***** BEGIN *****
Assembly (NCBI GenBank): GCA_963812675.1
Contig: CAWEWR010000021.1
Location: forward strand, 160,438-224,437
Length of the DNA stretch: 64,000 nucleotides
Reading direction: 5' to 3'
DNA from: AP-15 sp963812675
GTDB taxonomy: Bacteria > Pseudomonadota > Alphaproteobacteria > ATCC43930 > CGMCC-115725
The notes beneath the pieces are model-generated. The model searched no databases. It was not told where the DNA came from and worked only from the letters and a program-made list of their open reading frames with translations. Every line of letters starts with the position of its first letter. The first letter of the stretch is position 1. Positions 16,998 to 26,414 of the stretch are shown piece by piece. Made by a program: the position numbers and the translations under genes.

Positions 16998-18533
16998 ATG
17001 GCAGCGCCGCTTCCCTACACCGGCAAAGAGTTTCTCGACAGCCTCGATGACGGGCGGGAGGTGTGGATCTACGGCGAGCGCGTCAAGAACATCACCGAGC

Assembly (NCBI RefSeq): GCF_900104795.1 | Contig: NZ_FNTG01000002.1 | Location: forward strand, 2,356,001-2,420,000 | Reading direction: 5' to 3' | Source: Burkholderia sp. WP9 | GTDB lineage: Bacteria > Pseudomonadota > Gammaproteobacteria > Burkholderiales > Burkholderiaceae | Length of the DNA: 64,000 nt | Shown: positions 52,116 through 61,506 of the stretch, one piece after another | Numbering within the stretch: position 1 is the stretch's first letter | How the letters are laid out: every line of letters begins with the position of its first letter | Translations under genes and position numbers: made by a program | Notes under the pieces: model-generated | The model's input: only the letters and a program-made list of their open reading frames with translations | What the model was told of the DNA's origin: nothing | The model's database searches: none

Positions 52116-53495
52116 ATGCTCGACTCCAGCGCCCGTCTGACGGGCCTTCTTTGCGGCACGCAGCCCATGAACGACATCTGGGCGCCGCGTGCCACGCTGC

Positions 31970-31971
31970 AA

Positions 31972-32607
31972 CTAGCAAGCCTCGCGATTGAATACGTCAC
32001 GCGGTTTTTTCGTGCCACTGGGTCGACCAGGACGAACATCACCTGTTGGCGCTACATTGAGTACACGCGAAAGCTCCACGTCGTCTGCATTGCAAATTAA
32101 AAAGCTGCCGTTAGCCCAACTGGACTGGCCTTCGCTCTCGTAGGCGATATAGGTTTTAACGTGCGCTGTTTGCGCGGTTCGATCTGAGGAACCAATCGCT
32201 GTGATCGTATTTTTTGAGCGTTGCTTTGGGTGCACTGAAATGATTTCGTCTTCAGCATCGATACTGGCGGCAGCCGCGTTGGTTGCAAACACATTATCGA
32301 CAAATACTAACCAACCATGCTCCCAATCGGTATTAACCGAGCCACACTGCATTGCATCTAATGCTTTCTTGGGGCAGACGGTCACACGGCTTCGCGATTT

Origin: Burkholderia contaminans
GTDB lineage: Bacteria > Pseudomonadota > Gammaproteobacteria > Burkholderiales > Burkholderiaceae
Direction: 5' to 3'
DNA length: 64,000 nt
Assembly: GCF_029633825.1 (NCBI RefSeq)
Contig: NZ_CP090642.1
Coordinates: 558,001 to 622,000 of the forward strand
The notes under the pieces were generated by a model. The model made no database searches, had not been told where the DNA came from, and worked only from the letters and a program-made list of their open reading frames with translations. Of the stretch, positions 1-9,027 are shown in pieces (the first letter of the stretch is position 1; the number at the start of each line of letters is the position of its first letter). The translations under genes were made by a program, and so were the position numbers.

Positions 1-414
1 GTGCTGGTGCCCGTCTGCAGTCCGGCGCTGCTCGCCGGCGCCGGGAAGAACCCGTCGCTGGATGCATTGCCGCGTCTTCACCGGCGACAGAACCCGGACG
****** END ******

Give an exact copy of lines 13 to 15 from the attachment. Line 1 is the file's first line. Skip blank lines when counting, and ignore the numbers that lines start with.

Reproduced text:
Positions 52116-53495
52116 ATGCTCGACTCCAGCGCCCGTCTGACGGGCCTTCTTTGCGGCACGCAGCCCATGAACGACATCTGGGCGCCGCGTGCCACGCTGC

Positions 31970-31971